Running A Little Late
What are the strangest excuses you’ve made up for showing up late? Don’t worry, the artist promises she’ll be on stage in time.
produced by: Yuting Zhu, in collaboration with Gracia Zhao (music composer)
Running A Little Late is a site-specific short performance playing twists and turns with the perception of “liveness” and “witnessing” in response to the emergence of digital theatre during 2020. In a room of three panoramic projection walls, the audience follows the artist/character's dubious live stream of her journey from the train station to the theatre stage as she is "late for her performance" - one which quickly unfolds itself into comically artificial urban realities. Live stream video footage and AI re-envisioned hidden layers of the streets of New Cross are interwoven into a mixed reality montage.
Concept and background research
Following my consistent research interest for the past academic year in mixed reality performances, this project is created as a speculative response to the emergence of the new digital, remote, virtual theatre experience during 2020. When it has become an established common sense that everything one sees and hears can be (or already has been) processed in pixels or signals, how does the audience recognize "liveness" anymore? As digital technologies are ever more heavily involved and thus the audience more often experiences a performance than merely sees, does "witnessing" still account for authenticity? Most importantly, if the physical presence of the actor/audience under the same roof is no longer essential, how can I further extend and mix-match the enclosed theatre space with the outside world we interact with on a daily basis?
Works by Blast Theory and Rimini Protokoll have been a major source of inspiration for me to process these questions. Both art groups experimented with a mixed reality approach in creating outdoor theatre/games. Their site-specific performances have exhibited the chemical reaction between the real and virtual perspectives on the everyday urban streets. Can You See Me Now?(2003) asks its audience to play hide-and-seek on a digital GPS interface while their targets (performers) are out of their sight, running in real city lanes. Remote X(2013) observes how joint decisions are made when a group of people is guided through the city by synthetic voices and unknowingly performing a collective film on top of everyday commute routes. I am drawn to the way their works create mixed reality experiences not by inventing something completely virtual and entail the audience suspending their disbelief, but by re-rendering our ways of seeing of everything that has already been familiar.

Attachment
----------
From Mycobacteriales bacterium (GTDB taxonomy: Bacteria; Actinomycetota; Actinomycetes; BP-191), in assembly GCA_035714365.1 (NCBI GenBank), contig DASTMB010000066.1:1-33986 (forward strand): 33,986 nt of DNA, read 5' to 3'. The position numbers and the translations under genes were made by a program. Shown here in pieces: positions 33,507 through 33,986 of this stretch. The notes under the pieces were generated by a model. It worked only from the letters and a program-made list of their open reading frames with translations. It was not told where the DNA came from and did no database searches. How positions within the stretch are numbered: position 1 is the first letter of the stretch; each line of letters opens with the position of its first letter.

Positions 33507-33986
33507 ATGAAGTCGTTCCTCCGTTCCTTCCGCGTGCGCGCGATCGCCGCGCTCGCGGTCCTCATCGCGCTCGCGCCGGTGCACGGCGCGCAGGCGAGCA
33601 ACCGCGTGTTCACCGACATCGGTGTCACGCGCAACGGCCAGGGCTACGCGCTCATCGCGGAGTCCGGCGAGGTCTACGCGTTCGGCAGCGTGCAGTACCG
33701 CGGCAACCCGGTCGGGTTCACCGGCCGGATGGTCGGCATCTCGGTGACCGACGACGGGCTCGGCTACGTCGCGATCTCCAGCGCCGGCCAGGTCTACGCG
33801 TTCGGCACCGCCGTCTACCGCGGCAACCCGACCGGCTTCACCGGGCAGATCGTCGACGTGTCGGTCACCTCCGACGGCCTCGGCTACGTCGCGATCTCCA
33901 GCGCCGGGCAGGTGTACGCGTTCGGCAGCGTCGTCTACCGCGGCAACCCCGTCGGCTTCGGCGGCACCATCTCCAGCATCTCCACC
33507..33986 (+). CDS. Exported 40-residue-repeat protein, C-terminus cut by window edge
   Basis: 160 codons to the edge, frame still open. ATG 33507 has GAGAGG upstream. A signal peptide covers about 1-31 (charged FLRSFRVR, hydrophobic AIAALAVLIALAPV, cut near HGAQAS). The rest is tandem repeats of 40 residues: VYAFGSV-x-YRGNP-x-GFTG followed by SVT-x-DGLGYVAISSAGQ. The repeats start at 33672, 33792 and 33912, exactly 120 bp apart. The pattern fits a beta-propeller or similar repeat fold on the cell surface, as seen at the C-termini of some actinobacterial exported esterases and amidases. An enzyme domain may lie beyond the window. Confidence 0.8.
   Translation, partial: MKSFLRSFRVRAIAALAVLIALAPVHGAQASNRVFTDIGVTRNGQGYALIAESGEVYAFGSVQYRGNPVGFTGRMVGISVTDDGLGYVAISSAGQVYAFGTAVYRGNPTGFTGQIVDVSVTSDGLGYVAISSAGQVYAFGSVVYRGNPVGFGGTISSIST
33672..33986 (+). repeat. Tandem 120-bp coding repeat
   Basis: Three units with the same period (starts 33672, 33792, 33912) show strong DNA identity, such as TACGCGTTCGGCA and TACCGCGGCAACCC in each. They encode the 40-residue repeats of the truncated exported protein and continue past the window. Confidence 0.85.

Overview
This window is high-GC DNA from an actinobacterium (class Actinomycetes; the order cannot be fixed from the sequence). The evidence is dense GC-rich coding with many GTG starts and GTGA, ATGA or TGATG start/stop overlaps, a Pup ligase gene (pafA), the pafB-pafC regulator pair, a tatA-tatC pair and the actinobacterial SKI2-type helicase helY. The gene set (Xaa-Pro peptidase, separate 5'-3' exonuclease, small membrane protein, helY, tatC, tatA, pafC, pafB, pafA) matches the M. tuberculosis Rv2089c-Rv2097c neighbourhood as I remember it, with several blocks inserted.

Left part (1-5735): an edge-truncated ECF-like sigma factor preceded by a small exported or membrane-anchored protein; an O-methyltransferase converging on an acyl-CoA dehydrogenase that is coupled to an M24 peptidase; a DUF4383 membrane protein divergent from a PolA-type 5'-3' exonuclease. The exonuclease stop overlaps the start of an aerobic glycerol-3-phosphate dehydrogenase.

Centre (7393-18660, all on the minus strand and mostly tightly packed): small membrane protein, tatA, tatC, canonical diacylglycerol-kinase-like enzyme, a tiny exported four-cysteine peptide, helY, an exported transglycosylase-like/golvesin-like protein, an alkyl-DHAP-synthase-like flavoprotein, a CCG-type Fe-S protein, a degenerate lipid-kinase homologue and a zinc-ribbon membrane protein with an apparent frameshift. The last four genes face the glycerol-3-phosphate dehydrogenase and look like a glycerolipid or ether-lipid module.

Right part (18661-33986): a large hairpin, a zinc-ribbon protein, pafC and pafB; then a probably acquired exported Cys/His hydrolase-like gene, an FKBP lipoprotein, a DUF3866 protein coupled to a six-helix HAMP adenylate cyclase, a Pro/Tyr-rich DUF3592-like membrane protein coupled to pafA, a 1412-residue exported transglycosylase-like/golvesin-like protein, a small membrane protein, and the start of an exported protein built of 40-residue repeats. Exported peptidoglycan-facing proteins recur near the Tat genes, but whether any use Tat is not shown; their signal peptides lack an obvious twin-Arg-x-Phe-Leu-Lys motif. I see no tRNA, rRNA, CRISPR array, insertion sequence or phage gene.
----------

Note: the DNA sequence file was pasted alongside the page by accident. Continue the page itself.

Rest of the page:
The live sections of the production can potentially benefit from more interaction between the audience and the performer. For example, the audience could guide the performer to look for something in a certain corner of the street only they know of. I look forward to develop this performance with more of a participatory and playable aspect in the future.
1. Auslander, Philip. Liveness: Performance in a mediatized culture. Routledge, 2008.
2. Benford, Steve, and Gabriella Giannachi. Performing mixed reality. Mit Press, 2011.
3. Can You See Me Now? (2003), Blast Theory: https://www.blasttheory.co.uk/projects/can-you-see-me-now/
4. Remote X (2013), Rimini Protokoll: https://www.rimini-protokoll.de/website/en/project/remote-x
1. ofxSyphon: https://github.com/astellato/ofxSyphon
2. ofxNDI: https://github.com/nariakiiwatani/ofxNDI
3. ofBook, ofxiOS - Media Playback and Capture: https://openframeworks.cc/ofBook/chapters/ios.html#mediaplaybackandcapture:
4. Tim Rodenbröker, "Rasterize 3D (Processing Tutorial)": https://timrodenbroeker.de/rasterize3d/